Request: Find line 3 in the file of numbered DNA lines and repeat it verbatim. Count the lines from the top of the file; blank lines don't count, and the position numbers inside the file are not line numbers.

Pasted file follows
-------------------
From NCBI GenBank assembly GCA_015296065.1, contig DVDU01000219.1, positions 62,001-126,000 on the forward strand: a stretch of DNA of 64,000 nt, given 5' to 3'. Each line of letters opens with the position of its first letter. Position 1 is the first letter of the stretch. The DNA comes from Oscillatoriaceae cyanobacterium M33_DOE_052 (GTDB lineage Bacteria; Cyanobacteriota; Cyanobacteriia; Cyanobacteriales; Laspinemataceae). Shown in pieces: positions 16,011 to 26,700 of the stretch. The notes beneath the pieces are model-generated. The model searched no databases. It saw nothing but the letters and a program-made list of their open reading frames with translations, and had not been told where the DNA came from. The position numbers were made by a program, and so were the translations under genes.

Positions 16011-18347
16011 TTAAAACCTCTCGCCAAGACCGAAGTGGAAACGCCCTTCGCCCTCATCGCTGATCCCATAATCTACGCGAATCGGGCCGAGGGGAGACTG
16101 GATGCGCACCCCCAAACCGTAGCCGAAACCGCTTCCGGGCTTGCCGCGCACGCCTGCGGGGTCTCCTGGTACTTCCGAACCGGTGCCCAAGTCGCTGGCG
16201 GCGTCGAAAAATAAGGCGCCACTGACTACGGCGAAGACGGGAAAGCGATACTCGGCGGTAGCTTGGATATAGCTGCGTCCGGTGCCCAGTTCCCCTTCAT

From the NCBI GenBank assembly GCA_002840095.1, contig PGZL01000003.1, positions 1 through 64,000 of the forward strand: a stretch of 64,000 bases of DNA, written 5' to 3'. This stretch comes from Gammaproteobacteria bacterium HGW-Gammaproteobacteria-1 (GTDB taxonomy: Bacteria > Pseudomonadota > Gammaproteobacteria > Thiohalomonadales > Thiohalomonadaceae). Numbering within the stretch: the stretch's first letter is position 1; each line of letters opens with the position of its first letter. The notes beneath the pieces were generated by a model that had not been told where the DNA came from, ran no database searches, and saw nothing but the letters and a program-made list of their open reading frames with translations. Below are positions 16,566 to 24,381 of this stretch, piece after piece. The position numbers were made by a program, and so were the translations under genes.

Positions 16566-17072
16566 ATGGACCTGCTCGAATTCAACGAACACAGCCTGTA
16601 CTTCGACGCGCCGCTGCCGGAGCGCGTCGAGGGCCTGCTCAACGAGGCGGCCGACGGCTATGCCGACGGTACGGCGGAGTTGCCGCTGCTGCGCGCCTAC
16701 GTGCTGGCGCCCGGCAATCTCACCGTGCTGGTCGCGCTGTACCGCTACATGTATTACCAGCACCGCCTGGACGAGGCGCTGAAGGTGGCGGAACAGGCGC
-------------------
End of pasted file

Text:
16011 TTAAAACCTCTCGCCAAGACCGAAGTGGAAACGCCCTTCGCCCTCATCGCTGATCCCATAATCTACGCGAATCGGGCCGAGGGGAGACTG